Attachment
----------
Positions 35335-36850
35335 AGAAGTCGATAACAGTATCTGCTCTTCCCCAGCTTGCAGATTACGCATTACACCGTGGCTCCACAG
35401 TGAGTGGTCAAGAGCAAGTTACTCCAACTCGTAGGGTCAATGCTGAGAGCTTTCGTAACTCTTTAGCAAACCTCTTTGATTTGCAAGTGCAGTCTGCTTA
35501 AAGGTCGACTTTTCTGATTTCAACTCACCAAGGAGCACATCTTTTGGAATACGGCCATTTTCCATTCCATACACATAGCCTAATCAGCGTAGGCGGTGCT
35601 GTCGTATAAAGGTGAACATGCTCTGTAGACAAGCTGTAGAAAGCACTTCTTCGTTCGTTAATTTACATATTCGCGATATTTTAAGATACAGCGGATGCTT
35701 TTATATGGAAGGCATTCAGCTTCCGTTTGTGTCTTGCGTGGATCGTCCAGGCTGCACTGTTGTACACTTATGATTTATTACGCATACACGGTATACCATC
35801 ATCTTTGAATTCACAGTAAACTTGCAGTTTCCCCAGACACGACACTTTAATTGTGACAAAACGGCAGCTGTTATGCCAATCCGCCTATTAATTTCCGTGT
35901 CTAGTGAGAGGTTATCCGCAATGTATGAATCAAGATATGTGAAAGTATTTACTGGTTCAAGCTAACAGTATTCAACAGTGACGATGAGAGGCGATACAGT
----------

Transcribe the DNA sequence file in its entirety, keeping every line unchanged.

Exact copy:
Positions 35335-36850
35335 AGAAGTCGATAACAGTATCTGCTCTTCCCCAGCTTGCAGATTACGCATTACACCGTGGCTCCACAG
35401 TGAGTGGTCAAGAGCAAGTTACTCCAACTCGTAGGGTCAATGCTGAGAGCTTTCGTAACTCTTTAGCAAACCTCTTTGATTTGCAAGTGCAGTCTGCTTA
35501 AAGGTCGACTTTTCTGATTTCAACTCACCAAGGAGCACATCTTTTGGAATACGGCCATTTTCCATTCCATACACATAGCCTAATCAGCGTAGGCGGTGCT
35601 GTCGTATAAAGGTGAACATGCTCTGTAGACAAGCTGTAGAAAGCACTTCTTCGTTCGTTAATTTACATATTCGCGATATTTTAAGATACAGCGGATGCTT
35701 TTATATGGAAGGCATTCAGCTTCCGTTTGTGTCTTGCGTGGATCGTCCAGGCTGCACTGTTGTACACTTATGATTTATTACGCATACACGGTATACCATC
35801 ATCTTTGAATTCACAGTAAACTTGCAGTTTCCCCAGACACGACACTTTAATTGTGACAAAACGGCAGCTGTTATGCCAATCCGCCTATTAATTTCCGTGT
35901 CTAGTGAGAGGTTATCCGCAATGTATGAATCAAGATATGTGAAAGTATTTACTGGTTCAAGCTAACAGTATTCAACAGTGACGATGAGAGGCGATACAGT